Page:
Mayors from around the country decided on Friday to close their municipalities for three days from Monday to protest the multi-bill of reforms drawn up by the government as part of its bailout commitments, which will see thousands of local authority staff moved to other positions or fired.
Mayors aired their views at a meeting of the Central Union of Municipalities of Greece (KEDE) at the Caravel Hotel in Athens as hundreds of local government workers protested outside and riot police stood guard at the entrance. Some of the participants proposed that the mayors should resign en masse to protest the bill’s provisions, which include the transfer of municipal police to the country’s main force, the dismissal of school janitors and much tighter central government controls over how local authorities spend their money.
This option was rejected, though, and mayors decided to shut down city and town halls from July 15 to 17. MPs are due to vote on the legislation on Wednesday.
The unease felt at the municipal level is reflected to some extent in the two governing parties, PASOK and New Democracy. A number of the parties’ 155 lawmakers have voiced concern over some of the articles in the bill, which run to more than 100. Two of the stumbling blocks are what exactly will happen to municipal officers and a provision giving officials and employees at the Hellenic Financial Stability Fund, which is overseeing the recapitalization of Greek banks, immunity from criminal and civil prosecution.
“Withdraw it or change it,” said PASOK MP Odysseas Kyriakopoulos, who is also the party’s spokesman.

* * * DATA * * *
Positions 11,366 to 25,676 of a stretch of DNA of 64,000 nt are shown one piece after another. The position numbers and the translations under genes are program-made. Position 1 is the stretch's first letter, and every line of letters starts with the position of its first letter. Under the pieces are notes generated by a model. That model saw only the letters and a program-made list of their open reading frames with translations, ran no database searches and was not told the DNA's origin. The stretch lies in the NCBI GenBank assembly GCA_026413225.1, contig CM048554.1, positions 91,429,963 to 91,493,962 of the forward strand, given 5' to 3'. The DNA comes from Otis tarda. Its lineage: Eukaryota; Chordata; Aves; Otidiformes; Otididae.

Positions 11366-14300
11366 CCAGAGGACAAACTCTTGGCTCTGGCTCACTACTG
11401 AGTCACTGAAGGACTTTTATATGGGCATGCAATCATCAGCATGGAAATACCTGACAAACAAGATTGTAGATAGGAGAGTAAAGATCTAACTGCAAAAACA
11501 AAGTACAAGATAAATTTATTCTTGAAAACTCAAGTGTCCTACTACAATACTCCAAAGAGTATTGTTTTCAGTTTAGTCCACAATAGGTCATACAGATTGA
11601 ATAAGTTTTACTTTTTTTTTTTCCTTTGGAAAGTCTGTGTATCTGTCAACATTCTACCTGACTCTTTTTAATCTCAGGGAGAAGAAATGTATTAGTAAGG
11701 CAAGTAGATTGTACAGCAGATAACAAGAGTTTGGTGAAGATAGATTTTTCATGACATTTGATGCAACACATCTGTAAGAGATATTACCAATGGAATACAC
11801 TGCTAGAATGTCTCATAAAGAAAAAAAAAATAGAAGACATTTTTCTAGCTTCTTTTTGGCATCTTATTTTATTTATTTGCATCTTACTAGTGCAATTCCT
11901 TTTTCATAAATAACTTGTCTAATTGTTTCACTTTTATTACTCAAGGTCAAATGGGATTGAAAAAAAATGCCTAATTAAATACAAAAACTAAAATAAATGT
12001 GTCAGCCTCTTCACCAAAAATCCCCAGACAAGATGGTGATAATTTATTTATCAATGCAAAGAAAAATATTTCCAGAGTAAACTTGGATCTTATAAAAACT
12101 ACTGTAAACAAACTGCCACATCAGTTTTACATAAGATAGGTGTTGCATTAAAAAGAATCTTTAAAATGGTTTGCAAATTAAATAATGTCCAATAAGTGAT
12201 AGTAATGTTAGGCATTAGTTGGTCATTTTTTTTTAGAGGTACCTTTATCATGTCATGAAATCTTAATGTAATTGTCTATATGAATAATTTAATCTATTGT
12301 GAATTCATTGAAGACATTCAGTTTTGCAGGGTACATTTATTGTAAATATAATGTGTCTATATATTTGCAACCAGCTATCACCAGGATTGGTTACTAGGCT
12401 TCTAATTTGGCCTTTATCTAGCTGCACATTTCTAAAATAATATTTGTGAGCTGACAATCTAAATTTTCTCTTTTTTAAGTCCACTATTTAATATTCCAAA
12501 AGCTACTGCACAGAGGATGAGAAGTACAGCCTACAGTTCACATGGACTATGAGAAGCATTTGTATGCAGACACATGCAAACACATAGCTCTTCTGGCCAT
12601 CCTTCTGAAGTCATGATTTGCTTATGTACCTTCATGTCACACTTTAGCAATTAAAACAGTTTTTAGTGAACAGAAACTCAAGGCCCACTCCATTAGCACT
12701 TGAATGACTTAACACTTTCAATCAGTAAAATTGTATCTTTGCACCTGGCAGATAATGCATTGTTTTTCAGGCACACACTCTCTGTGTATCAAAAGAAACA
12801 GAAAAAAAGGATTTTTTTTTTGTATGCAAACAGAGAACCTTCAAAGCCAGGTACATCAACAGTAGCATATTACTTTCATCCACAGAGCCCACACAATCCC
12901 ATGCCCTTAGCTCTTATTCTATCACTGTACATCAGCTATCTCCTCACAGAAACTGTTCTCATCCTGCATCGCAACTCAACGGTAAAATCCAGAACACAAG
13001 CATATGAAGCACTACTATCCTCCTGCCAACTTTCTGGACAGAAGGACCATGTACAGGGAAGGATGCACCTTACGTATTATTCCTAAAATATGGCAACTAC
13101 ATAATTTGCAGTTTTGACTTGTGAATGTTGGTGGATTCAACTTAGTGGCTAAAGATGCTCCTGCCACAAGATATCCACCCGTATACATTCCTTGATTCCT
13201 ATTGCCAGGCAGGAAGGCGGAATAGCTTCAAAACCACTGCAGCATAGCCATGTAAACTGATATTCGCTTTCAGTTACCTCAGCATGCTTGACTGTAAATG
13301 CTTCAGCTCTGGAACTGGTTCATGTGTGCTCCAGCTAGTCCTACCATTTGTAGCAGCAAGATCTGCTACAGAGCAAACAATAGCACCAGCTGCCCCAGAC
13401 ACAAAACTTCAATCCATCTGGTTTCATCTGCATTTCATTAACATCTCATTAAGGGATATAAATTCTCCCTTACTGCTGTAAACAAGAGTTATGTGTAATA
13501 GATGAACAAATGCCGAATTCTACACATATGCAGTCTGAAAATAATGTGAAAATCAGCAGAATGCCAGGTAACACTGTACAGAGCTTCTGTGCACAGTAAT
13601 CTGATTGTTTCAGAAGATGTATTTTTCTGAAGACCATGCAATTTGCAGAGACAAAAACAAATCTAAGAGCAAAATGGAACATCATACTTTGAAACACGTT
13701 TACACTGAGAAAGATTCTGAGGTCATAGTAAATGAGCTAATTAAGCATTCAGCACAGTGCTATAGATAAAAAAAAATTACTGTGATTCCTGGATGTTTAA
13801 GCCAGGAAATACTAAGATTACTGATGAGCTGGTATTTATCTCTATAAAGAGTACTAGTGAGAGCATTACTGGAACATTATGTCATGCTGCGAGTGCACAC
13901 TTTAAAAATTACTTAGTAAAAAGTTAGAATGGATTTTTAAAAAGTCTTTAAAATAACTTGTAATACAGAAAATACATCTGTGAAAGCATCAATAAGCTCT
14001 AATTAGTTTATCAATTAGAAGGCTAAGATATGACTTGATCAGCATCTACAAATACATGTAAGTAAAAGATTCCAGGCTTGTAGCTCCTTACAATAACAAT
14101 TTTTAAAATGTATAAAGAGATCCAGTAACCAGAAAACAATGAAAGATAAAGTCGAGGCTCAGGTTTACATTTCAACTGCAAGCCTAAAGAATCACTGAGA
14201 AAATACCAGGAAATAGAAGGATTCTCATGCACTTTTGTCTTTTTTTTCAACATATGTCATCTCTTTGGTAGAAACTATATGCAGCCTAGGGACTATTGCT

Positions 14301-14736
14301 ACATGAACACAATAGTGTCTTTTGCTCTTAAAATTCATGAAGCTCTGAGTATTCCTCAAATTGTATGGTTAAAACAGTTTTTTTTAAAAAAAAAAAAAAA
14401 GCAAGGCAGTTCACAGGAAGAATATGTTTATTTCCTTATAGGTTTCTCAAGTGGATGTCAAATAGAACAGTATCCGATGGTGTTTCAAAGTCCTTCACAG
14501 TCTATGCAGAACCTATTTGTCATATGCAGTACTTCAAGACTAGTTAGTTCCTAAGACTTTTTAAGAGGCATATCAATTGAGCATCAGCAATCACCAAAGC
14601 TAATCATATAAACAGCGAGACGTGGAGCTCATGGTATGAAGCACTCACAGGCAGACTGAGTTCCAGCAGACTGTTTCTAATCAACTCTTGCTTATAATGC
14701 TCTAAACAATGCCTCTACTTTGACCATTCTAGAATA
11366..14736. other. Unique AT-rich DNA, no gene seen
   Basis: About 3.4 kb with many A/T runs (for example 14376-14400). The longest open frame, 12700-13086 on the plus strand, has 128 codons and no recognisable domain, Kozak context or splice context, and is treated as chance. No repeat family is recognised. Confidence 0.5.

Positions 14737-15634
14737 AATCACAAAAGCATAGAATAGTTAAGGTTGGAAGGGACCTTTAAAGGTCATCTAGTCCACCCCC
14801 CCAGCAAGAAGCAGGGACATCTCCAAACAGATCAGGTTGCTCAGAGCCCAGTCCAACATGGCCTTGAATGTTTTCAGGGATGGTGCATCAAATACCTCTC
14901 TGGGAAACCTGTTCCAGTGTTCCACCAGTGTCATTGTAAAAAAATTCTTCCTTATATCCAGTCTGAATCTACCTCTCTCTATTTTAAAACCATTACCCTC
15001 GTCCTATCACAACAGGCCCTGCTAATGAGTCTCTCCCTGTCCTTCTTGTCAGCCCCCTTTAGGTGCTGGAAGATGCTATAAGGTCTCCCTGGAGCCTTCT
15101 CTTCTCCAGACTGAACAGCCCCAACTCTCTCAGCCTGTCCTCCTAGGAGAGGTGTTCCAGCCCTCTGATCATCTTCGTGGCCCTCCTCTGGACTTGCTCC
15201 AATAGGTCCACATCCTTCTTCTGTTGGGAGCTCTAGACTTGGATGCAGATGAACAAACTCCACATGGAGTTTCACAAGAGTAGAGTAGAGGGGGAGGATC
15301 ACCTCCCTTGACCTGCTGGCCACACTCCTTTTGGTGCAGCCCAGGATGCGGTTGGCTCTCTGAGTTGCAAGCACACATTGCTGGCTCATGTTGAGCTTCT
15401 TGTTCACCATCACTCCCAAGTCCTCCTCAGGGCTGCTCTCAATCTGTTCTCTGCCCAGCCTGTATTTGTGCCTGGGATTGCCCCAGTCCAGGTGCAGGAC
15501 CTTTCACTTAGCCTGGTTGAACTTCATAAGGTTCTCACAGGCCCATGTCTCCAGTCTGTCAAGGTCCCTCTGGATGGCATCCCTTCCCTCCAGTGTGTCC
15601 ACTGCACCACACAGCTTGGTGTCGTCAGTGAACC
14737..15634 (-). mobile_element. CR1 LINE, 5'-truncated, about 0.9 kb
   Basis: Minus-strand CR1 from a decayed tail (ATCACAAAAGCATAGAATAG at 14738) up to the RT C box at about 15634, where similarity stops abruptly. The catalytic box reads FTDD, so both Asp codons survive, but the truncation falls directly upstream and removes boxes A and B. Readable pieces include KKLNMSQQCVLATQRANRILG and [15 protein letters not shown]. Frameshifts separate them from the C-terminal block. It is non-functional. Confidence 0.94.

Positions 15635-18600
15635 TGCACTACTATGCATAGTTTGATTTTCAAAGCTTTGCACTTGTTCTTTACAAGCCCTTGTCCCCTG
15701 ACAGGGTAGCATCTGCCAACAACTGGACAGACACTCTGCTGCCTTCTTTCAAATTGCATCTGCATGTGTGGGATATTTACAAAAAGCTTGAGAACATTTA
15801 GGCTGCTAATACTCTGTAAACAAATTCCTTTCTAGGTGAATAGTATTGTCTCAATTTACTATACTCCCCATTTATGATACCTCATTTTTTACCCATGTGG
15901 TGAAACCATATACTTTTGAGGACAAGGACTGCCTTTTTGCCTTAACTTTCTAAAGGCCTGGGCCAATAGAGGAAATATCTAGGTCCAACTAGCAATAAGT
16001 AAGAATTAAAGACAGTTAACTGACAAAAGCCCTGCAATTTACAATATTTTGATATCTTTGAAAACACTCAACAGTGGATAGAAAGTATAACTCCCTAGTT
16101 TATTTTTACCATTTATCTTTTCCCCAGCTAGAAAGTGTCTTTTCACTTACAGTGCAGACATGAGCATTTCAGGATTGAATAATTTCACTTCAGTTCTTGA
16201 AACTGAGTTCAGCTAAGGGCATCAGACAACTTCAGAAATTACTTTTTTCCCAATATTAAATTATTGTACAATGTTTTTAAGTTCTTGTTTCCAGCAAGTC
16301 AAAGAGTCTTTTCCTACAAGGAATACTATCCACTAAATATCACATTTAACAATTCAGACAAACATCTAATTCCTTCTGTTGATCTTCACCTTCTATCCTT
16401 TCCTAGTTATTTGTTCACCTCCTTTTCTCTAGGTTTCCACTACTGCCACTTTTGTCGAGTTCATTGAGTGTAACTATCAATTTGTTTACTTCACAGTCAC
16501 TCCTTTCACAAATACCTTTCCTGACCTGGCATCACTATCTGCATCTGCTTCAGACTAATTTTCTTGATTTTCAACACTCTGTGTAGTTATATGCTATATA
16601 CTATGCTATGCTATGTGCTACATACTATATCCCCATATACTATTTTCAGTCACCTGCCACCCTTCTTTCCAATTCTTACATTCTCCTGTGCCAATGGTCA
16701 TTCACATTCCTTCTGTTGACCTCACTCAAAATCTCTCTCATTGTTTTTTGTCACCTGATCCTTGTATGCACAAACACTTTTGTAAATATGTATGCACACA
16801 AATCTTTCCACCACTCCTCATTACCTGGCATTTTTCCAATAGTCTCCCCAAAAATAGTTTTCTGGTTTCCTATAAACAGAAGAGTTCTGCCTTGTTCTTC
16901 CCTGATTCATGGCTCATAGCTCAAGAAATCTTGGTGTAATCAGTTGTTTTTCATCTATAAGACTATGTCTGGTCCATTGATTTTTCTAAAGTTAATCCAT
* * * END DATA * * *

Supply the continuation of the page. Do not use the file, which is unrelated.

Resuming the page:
The multi-bill passed through Parliament’s finance committee on Friday but is not due to be debated in the plenary until Tuesday. In the meantime, New Democracy and PASOK officials are trying to pacify MPs and keep any dissenting votes to a minimum. ND’s parliamentary group is due to meet at the party’s headquarters on Monday to discuss the legislation.
Speaking during a visit to Crete, PASOK leader and Deputy Prime Minister Evangelos Venizelos admitted that the government had been forced to take a rushed decision to meet the troika’s demand that 12,500 public sector workers be placed in a mobility scheme this year and that 4,000 more be dismissed. “Many of the decisions are unjust,” he said. “We have delayed the interventions in the public sector for a year and we have lost our credibility internationally.”
Venizelos said that the troika insisted on the mobility scheme because “the Greek political system has fought to protect the public sector and is workers.”